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Autoimmune hemolytic anemia
Glucose-6-phosphate dehydrogenase (G6PD) deficiency
Hemolytic disease of the newborn
Paroxysmal nocturnal hemoglobinuria
Pyruvate kinase deficiency
Sickle cell disease (NORD)
Folate (Vitamin B9) deficiency
Vitamin B12 deficiency
Anemia of chronic disease
Iron deficiency anemia
Vitamin K deficiency
Langerhans cell histiocytosis
Essential thrombocythemia (NORD)
Polycythemia vera (NORD)
Acute intermittent porphyria
Porphyria cutanea tarda
Disseminated intravascular coagulation
Von Willebrand disease
Monoclonal gammopathy of undetermined significance
Thrombotic thrombocytopenic purpura
Antithrombin III deficiency
Factor V Leiden
Protein C deficiency
Protein S deficiency
Coagulation disorders: Pathology review
Extrinsic hemolytic normocytic anemia: Pathology review
Heme synthesis disorders: Pathology review
Intrinsic hemolytic normocytic anemia: Pathology review
Leukemias: Pathology review
Lymphomas: Pathology review
Macrocytic anemia: Pathology review
Microcytic anemia: Pathology review
Mixed platelet and coagulation disorders: Pathology review
Myeloproliferative disorders: Pathology review
Non-hemolytic normocytic anemia: Pathology review
Plasma cell disorders: Pathology review
Platelet disorders: Pathology review
Thrombosis syndromes (hypercoagulability): Pathology review
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Megaloblastic Anemia: Folate Deficiency & Vitamin B12 Deficiency
folate deficiency p. 426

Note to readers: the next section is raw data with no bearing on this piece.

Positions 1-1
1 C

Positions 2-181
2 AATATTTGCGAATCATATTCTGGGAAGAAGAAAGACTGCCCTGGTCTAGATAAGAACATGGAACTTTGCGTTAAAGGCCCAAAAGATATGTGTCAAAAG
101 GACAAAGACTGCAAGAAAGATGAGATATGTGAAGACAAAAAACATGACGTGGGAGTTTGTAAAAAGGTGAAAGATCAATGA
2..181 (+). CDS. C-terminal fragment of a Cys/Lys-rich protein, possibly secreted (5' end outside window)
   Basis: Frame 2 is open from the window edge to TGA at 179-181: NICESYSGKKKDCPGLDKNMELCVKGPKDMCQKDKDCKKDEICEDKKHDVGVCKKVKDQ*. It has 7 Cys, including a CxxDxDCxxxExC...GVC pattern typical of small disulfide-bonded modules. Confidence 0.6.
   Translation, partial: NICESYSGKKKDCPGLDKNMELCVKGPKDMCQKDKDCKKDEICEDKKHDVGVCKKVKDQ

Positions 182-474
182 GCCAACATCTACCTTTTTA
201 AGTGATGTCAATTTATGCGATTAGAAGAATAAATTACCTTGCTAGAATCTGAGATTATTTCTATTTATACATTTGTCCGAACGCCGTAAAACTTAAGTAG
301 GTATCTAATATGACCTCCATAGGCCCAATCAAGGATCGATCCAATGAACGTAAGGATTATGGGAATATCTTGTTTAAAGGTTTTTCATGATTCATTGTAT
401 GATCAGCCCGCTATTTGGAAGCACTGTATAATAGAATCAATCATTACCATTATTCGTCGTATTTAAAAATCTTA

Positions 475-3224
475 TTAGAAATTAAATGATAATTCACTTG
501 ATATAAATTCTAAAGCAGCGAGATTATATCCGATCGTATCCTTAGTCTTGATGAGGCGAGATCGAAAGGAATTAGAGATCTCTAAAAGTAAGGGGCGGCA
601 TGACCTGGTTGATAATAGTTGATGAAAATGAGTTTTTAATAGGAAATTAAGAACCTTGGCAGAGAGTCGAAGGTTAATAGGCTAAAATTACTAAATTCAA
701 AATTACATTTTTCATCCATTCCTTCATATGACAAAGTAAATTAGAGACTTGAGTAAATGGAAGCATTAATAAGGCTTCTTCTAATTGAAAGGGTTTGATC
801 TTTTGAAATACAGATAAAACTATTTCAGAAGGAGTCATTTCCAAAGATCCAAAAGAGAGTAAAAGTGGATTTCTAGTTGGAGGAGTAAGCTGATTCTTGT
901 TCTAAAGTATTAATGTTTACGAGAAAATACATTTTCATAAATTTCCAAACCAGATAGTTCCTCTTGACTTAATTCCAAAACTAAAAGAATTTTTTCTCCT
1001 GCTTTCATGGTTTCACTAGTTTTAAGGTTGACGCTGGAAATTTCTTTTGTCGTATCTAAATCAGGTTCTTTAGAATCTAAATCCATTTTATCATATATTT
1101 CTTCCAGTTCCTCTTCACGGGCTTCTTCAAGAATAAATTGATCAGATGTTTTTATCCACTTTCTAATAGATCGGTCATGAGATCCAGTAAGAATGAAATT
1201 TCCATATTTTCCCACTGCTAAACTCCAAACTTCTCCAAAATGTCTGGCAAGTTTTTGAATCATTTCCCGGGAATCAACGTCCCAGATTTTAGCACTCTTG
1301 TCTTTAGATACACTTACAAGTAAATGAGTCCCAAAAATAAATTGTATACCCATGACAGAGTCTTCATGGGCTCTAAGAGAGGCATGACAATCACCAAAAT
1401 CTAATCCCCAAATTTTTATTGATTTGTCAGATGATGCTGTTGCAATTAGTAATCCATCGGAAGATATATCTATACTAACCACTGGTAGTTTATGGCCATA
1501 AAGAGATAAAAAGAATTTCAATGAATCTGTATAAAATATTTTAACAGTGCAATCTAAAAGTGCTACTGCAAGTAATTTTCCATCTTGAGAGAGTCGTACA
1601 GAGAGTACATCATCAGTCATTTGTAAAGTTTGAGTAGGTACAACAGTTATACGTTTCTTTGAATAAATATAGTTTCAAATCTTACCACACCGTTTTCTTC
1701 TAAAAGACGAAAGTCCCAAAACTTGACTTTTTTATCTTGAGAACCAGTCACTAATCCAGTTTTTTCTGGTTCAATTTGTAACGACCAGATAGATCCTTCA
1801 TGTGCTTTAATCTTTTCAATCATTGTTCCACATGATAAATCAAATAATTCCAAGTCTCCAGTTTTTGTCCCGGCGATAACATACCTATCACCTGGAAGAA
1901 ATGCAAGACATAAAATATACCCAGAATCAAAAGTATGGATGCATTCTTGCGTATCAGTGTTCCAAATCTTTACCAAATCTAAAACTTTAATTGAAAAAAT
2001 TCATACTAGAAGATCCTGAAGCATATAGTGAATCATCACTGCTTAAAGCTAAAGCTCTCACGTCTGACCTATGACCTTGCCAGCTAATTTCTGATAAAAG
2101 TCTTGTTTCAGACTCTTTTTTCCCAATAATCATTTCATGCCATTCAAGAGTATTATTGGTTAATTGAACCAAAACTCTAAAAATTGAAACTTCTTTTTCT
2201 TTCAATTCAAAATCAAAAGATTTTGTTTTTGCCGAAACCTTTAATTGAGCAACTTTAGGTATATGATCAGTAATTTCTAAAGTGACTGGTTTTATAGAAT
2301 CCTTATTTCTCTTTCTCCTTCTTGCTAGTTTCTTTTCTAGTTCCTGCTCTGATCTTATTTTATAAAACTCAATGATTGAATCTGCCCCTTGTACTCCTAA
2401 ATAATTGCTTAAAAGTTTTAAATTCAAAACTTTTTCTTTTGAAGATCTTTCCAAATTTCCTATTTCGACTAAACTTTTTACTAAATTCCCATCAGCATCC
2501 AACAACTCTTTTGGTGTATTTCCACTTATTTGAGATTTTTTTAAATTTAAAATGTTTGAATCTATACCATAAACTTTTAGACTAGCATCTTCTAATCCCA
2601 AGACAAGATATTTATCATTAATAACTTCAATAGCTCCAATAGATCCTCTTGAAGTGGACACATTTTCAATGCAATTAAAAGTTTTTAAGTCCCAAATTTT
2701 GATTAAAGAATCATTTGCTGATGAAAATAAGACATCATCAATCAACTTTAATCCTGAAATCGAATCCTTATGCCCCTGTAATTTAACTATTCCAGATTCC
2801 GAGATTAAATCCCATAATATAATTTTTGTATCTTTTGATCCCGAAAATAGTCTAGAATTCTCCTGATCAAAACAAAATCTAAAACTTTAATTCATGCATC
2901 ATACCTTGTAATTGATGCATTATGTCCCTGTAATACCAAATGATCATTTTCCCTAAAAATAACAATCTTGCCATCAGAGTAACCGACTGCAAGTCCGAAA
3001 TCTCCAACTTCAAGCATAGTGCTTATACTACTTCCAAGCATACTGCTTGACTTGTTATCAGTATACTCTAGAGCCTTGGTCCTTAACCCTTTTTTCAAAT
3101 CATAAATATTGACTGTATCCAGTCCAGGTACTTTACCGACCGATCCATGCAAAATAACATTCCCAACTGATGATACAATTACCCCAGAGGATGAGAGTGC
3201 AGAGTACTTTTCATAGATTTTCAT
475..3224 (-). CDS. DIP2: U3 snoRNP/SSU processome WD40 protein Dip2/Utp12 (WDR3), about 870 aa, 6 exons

folate deficiency and p. 426
folate deficiency caused by p. 426
folate deficiency with p. 426
Folate deficiency is a clinical condition that occurs because of low level of folate or folic acid in the body. This can lead to a variety of problems ranging from anemia in individuals from all age groups to neural tube malformation in fetuses.
Folate, also known as vitamin B9, mainly comes from eating leafy greens and citrus fruits like oranges and lemons and, nowadays, many countries fortify foods like grains and cereals with folate.
Now, folic acid present in these food items is generally in polyglutamate form, which are basically chains of an amino acid called glutamic acid.
Because of the carboxyl group present in its structure, the chain is negatively charged making it polar and soluble in water, which is a polar molecule but not soluble in lipids which are nonpolar molecules.
So the polyglutamate residues of folic acid are almost non-absorbable from the GI tract, where all the cells are surfaced with lipid cell membranes.
So, to make them absorbable, when polyglutamate residues reach a portion of the small intestine called the jejunum, special enzymes present at the jejunal mucosa cut down the polyglutamate residues into monoglutamate.
Monoglutamate is smaller, and is less negatively charged, so these monoglutamate residues of folic acids can pass through the cell membrane and enter the jejunal cells, where they are converted into tetrahydrofolic acid or in short THF by the enzyme tetrahydrofolate reductase.
These THFs then get methylated into a more stable form called methyl-THF. Once formed, the methyl-THF then leaves the jejunal cell and enters the bloodstream.
Some of it goes to the liver and get stored for a short period of 2-3 months, while most of it is used up for metabolic activity inside various cells around the body.
Folate (vitamin B9) is a water-soluble vitamin that is mainly found in leafy green vegetables and fruits. It is important for the development of new cells, and it helps to form red blood cells. A folate deficiency can lead to anemia, and it can also increase the risk of neural tube defects in newborn babies. Symptoms of a folate deficiency can include fatigue, shortness of breath, and a pale complexion.
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